It is assumed that autistic people are frequent users of technology, and have particular skills when it comes to using different types of technology. Technology is one area in which many supports have been developed specifically for autistic people (e.g. PECS on an iPad), but less is known about whether and how autistic people use technology at home outside of an educational context. We asked parents of autistic children about their child’s use of technology at home, to explore what types of devices their child was using, which activities or software they were using on their device, the time they spent using technology, and whether parents had any concerns about their child’s use of technology.
We collected data from a range of families, including families from across Europe (UK, Spain, and Belgium), families with young preschool-aged children and adult children who had grown up,families with children who had learning disabilities and families with children across a range of reading and writing abilities. We compared patterns of technology use and found a similar pattern across child profiles regarding types of technology and time spent using technology. However, higher skills in reading and writing were associated with children being able to use more devices and interfaces.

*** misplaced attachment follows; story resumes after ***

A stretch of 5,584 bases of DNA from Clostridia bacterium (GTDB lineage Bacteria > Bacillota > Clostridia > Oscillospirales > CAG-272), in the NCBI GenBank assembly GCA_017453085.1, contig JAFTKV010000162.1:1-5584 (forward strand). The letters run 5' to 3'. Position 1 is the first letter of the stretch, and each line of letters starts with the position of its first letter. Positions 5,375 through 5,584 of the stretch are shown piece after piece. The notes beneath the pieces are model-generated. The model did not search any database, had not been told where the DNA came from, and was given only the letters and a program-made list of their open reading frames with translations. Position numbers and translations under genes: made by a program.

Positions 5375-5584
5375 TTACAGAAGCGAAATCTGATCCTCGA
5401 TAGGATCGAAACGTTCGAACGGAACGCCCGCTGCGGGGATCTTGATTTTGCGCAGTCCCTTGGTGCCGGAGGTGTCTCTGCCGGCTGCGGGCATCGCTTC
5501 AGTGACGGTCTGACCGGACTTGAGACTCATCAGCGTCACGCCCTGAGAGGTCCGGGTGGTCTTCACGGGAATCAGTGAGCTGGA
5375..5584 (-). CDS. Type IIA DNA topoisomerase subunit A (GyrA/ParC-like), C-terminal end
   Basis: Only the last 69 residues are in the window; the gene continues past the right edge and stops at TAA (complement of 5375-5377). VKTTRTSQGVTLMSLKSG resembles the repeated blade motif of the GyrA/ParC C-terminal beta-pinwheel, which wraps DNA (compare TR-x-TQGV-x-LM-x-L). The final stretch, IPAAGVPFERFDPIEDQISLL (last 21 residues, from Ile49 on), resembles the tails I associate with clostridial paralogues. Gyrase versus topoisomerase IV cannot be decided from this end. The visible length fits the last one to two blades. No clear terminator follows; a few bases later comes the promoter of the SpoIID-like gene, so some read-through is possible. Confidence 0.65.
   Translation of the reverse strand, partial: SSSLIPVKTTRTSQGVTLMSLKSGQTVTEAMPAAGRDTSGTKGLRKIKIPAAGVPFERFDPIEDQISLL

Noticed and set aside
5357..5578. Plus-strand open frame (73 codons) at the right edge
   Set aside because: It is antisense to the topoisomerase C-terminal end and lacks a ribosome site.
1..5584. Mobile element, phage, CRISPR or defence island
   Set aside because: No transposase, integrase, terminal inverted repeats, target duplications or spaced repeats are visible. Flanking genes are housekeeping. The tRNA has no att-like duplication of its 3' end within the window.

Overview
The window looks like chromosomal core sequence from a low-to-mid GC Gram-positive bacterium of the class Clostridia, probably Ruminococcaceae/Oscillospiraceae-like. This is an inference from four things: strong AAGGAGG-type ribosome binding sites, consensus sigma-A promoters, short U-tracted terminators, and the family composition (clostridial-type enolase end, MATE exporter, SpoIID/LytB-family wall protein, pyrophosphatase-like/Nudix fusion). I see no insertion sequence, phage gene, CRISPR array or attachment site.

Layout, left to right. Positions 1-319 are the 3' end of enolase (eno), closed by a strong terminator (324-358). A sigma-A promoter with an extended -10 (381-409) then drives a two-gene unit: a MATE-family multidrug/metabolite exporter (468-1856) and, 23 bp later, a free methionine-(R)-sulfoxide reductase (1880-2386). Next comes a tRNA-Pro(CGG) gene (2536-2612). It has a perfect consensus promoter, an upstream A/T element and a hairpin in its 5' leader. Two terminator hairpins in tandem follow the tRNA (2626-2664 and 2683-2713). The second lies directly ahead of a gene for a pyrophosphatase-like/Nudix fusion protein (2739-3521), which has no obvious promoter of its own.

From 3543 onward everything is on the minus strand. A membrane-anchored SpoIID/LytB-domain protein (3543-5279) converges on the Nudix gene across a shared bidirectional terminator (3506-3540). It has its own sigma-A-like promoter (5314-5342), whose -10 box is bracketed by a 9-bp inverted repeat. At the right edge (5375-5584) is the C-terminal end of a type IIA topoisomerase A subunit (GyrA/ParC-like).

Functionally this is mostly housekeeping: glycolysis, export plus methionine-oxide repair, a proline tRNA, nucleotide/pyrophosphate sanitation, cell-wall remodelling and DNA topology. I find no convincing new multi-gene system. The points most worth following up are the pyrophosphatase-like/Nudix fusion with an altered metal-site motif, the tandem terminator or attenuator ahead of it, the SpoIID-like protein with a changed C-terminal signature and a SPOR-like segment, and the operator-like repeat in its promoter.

One of our main findings was the range of technologies which autistic children reportedly used in the
home, from iPads and other tablets, to games consoles such as the Wii. We did not find much report
of children using apps or technologies specifically designed for autistic people, and did not find a high rate of the use of augmented and alternative communication (AAC) devices. Instead, parents talked about how their child enjoyed playing video games, watching videos on YouTube, listening to music, and doing independent research on the internet.
We found that parents had concerns about the amount of time that their child spent using technology. Level of concern about screen time was associated with parents reporting that their child spent longer using devices.
In conclusion, we found that autistic children use a wide range of technology and use technology fora broad range of leisure purposes. Whilst some parents had concerns about their child’s technology use, many reported the benefits of their child using technology to direct their own learning. We think this paper is important for looking further into the indirect benefits of technology use in autistic children, and exploring family barriers to accessing technology-based supports such as AAC.
With thanks to Maggi Laurie
Open access full-text available:
Laurie, M. H., Warreyn, P., Uriarte, B. V., Boonen, C., & Fletcher-Watson, S. (2018). An International Survey of Parental Attitudes to Technology Use by Their Autistic Children at Home. Journal of Autism and Developmental Disorders, 1-14.
Free access survey data and materials